The Whole Enchilada Trail System: This is it…arguably one of the greatest trails in the world. This one has it all! But let’s get one thing clear…this ride is hard. Even the most experienced mountain bikers will feel challenged be its length (33 miles to town), it’s elevation gain (2500ft) and it’s elevation loss (8000ft). If that wasn’t enough, it’s technical. And just when you think you’ve made it through the worst, it gets harder. The Whole Enchilada is Moab’s gift that keeps on giving. Once you depart your shuttle on Geyser Pass and make your way up into the alpine to Burro Pass, peaking out at 11,200ft. On a clear day, the San Juan Mountains in Colorado are visible from the pass! From the roof of the La Sal Mountains, you begin the exhilarating and frighteningly steep, rocky descent through the deep alpine forests towards the Warner Lake Campground and the Hazard County trail. Once on top of Hazard, you have commanding panoramas of the surround Moab desert and Castle Valley. Hazard County is fast and fun. It flows down through the aspens to end at the beginning of the high speed Kokopelli trail. It’s tempting to let it all go on the Koko, but use extra caution here – water bars, deep ruts and tight corners can come up very fast here! Next are the UPS and LPS single tracks. These tight and technical trails wind through the junipers and pinyons over rocks and down ledges. The views are spectacular along the Porcupine Rim giving you spectacular views of Castle Valley, Castleton and the Las Sal mountains.  Use extreme caution when attempting the Snotch or Notch of the LPS trail – Search and Rescue are far, far away from here. Following the fun and swoopy singletrack, you will eventually find yourself on the infamous and notorious Porcupine Rim trail. Ledges, rock gardens and spectacular views abound through this classic of classic Moab trails. Remember to save some energy for the final descent to the Colorado River. Those last four miles of the Porcupine Rim singletrack will test your technical skills to the maximum as well as your mental stamina. This is a true adventure and you should be prepared for it. You will be riding through many ecological zones and micro-climates. Pay attention to the weather forecast and dress accordingly. Bring plenty of food and water – more than you thing you’ll need. Your bike should be in top condition and you need to be prepared for mechanical mayhem – this trail doesn’t discriminate and loves to eat bikes! Let someone know where you are riding, bring a map and know your exits in case things don’t go as planned. Remember your camera to properly document your adventure! But most of all, have fun and enjoy this truly wonderful ride!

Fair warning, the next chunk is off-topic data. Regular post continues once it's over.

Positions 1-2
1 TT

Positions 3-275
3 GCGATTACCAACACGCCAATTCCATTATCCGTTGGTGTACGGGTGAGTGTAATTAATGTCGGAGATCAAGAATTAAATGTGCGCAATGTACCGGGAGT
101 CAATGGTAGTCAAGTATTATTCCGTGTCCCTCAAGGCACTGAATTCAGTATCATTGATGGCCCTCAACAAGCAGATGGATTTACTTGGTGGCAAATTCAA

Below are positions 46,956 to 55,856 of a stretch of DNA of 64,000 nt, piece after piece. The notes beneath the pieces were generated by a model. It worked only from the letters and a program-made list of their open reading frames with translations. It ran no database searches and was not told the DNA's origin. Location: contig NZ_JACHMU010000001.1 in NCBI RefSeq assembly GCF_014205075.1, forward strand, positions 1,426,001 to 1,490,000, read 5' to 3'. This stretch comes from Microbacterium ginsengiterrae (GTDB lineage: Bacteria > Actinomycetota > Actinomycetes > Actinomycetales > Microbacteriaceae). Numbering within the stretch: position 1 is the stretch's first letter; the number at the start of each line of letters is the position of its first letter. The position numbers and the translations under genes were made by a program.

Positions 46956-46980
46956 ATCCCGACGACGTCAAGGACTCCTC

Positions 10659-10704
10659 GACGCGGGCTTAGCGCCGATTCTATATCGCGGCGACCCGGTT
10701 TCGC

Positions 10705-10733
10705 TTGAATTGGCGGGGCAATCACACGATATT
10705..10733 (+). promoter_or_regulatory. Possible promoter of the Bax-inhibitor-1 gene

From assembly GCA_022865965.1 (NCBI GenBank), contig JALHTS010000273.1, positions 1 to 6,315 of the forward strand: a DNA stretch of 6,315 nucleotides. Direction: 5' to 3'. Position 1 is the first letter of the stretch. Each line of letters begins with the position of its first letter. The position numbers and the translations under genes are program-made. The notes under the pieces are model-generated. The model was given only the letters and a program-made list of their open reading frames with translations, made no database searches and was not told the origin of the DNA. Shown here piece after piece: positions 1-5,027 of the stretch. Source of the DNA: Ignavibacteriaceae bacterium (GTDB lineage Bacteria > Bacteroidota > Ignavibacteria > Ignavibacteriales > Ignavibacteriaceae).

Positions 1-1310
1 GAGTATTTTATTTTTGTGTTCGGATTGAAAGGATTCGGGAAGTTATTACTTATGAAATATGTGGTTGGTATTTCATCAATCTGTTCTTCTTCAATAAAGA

Moab’s trail system is expanding at an outstanding rate. It is quickly becoming one of the most comprehensive trail systems in the West. Keep an eye out here for trail creations and updates. We can promise you one thing – there is more to come!